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gertrude

July 2018

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reading

Started Early, Took My Dog



I’m told that all over London there are posters advertising Started Early, Took my Dog by Kate Atkinson. Nothing like that here in the sticks (Kate who?) but I knew already that I wanted to read it after enjoying Case Histories, One Good Turn, and When Will There Be Good News? (all links to my comments).

Started Early is the fourth novel to feature Jackson Brodie, the ex-army, ex-copper and now in theory ex-private investigator who has such a talent for getting himself into trouble. In 1975 a woman is murdered in Leeds. Note the date: the book is full of Ripper references. In 2010 Jackson Brodie is working for a woman in New Zealand who wants to trace her birth parents. Of course, there’s a connection. The main character turns out to be not Jackson but Tracy, also ex-police. Now in charge of security at a shopping centre (shades here of What was Lost) she virtually kidnaps a child she believes to be at risk. Jackson meanwhile, has virtually stolen a mistreated dog. Neat, eh? The narrative zooms backwards and forwards until the truth is revealed about that long-ago murder. One mystery remains…

It’s brilliantly written, full of literary references and barbed comments on the world then and now. Police corruption in the 1970s features heavily, with appropriate references to Life on Mars but we also get 2010 with no Woolworths and no money. Not at all what you’d call ‘a nice book’ because so much of it is seen from the point of view of Tracy, whose years in the Force have given her a jaded view of human beings and the dangers of the world. I could hardly put this down. There was some knitting I wanted to finish but after a few rows I just had to pick up the book again and read on. Of the four books, I think I prefer One Good Turn but I’d have to read them all again to be sure; which would be no hardship.

Comments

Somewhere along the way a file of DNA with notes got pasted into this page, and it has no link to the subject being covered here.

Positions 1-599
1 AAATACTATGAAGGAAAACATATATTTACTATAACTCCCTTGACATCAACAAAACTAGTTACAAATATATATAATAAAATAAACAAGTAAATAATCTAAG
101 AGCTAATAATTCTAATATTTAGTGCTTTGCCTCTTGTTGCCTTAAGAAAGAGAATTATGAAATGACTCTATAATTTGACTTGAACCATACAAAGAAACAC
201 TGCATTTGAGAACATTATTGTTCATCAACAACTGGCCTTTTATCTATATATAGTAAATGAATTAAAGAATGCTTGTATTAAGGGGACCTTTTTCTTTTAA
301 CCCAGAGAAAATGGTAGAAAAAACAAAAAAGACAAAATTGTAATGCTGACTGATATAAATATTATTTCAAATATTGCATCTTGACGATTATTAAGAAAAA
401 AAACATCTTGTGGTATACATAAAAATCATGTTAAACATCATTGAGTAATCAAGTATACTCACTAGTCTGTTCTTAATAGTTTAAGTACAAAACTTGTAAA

I can't wait to read this (and Arkwright is now hooked on Kate Atkinson, so I might have to fight him for it).
If you loved the others, you'll love this, too. I'll back you in the fight :-)
Our library doesn't have it yet (it's still on order, apparently), so I might have to buy myself a copy. Glad to hear it's as good as the others anyway! I finished the new Catherine O'Flynn book the other night and found it disappointing.
Glad I didn't buy the Catherine O'Flynn then; I'll wait to read it from the library. I had a disappointment recently, grabbing a book with her name on the cover only to find it was just stories 'edited' or 'chosen' by her. Good job that was a library book.

(Anonymous)

Kate Atkinson

One of the nicer things about the internet is finding kindred spirits! I read One Good Turn first, then When Will There Be Good News and have just finished the first one, Case Histories. Definitely not easy, comfortable reading, but compulsive nonetheless. Looking forward to the new one.
My favourite is also One Good Turn, partly because of the character who writes 1940s crime stories featuring a girl PI who is 'like a Chalet School Head Girl who has turned detective' (I'm a Chalet School fan, among other things!

Nicola
www.nicolaslade.com

Re: Kate Atkinson

Hello, kindred spirit.
I read the first two out of order. Yes, I love that about the CS Head Girl!
Much as I enjoy these books I'm surprised someone has put them on a list of books for comfort reading. I hope you'll like this new one as much as the others. I wonder how far the author can take Jackson?
with appropriate references to Life on Mars

References to the actual series? I'll have to buy it then! :-) Besides, I love the title.

I have only read Case Histories so far (the rest is on my library reading list), but I take it they can be read out of order?
Don't go mad, I think it gets two mentions. Hard these days to write about 1970s policemen and their antediluvian ways without bringing in Gene Hunt.
Yes, although JB's complicated life progresses (women, accidents) I think you can enjoy them out of reading order.

(Anonymous)

You've made me want to try again with Kate Atkinson. I love her short stories, but wasn't that keen on Case Histories - probably because the murder was only introduced towards the end of the book which I thought was a cop-out.

Nicola@vintagereads

By the way, if you need a copy of Mrs Miniver you can have mine if you want to email me a postal address.
Good! I find her very readable.

I can't remember mantioning Mrs Miniver recently? Thank you very much for the kind offer but I do have an old hardback copy of the book.